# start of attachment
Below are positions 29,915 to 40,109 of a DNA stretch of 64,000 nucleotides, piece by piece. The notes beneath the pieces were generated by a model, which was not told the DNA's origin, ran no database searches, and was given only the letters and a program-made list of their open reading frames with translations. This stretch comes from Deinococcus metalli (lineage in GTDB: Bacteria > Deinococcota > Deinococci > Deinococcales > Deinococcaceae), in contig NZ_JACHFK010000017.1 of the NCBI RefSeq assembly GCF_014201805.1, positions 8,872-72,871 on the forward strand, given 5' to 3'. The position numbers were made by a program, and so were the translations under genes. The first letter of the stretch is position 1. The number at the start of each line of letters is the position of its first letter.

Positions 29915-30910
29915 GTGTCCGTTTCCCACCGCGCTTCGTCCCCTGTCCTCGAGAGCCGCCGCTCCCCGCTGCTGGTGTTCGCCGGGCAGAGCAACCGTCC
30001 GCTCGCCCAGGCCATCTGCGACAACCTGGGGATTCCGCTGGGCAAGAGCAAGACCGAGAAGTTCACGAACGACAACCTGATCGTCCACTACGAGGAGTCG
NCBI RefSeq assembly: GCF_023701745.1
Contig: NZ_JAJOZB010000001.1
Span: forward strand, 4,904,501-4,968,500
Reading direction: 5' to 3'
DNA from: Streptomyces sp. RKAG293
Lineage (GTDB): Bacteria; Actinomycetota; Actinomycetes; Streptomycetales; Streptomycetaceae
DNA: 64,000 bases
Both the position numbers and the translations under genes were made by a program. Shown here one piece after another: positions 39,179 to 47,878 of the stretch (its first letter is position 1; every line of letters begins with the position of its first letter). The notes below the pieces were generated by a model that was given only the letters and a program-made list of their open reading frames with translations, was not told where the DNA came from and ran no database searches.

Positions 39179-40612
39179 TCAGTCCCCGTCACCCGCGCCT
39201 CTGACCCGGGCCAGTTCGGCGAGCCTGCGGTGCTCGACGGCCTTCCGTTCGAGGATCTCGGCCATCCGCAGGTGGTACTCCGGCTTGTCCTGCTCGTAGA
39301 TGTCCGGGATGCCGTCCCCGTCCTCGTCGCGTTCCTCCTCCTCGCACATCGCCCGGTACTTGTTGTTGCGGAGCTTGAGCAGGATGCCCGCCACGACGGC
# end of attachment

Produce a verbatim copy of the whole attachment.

Below are positions 29,915 to 40,109 of a DNA stretch of 64,000 nucleotides, piece by piece. The notes beneath the pieces were generated by a model, which was not told the DNA's origin, ran no database searches, and was given only the letters and a program-made list of their open reading frames with translations. This stretch comes from Deinococcus metalli (lineage in GTDB: Bacteria > Deinococcota > Deinococci > Deinococcales > Deinococcaceae), in contig NZ_JACHFK010000017.1 of the NCBI RefSeq assembly GCF_014201805.1, positions 8,872-72,871 on the forward strand, given 5' to 3'. The position numbers were made by a program, and so were the translations under genes. The first letter of the stretch is position 1. The number at the start of each line of letters is the position of its first letter.

Positions 29915-30910
29915 GTGTCCGTTTCCCACCGCGCTTCGTCCCCTGTCCTCGAGAGCCGCCGCTCCCCGCTGCTGGTGTTCGCCGGGCAGAGCAACCGTCC
30001 GCTCGCCCAGGCCATCTGCGACAACCTGGGGATTCCGCTGGGCAAGAGCAAGACCGAGAAGTTCACGAACGACAACCTGATCGTCCACTACGAGGAGTCG
NCBI RefSeq assembly: GCF_023701745.1
Contig: NZ_JAJOZB010000001.1
Span: forward strand, 4,904,501-4,968,500
Reading direction: 5' to 3'
DNA from: Streptomyces sp. RKAG293
Lineage (GTDB): Bacteria; Actinomycetota; Actinomycetes; Streptomycetales; Streptomycetaceae
DNA: 64,000 bases
Both the position numbers and the translations under genes were made by a program. Shown here one piece after another: positions 39,179 to 47,878 of the stretch (its first letter is position 1; every line of letters begins with the position of its first letter). The notes below the pieces were generated by a model that was given only the letters and a program-made list of their open reading frames with translations, was not told where the DNA came from and ran no database searches.

Positions 39179-40612
39179 TCAGTCCCCGTCACCCGCGCCT
39201 CTGACCCGGGCCAGTTCGGCGAGCCTGCGGTGCTCGACGGCCTTCCGTTCGAGGATCTCGGCCATCCGCAGGTGGTACTCCGGCTTGTCCTGCTCGTAGA
39301 TGTCCGGGATGCCGTCCCCGTCCTCGTCGCGTTCCTCCTCCTCGCACATCGCCCGGTACTTGTTGTTGCGGAGCTTGAGCAGGATGCCCGCCACGACGGC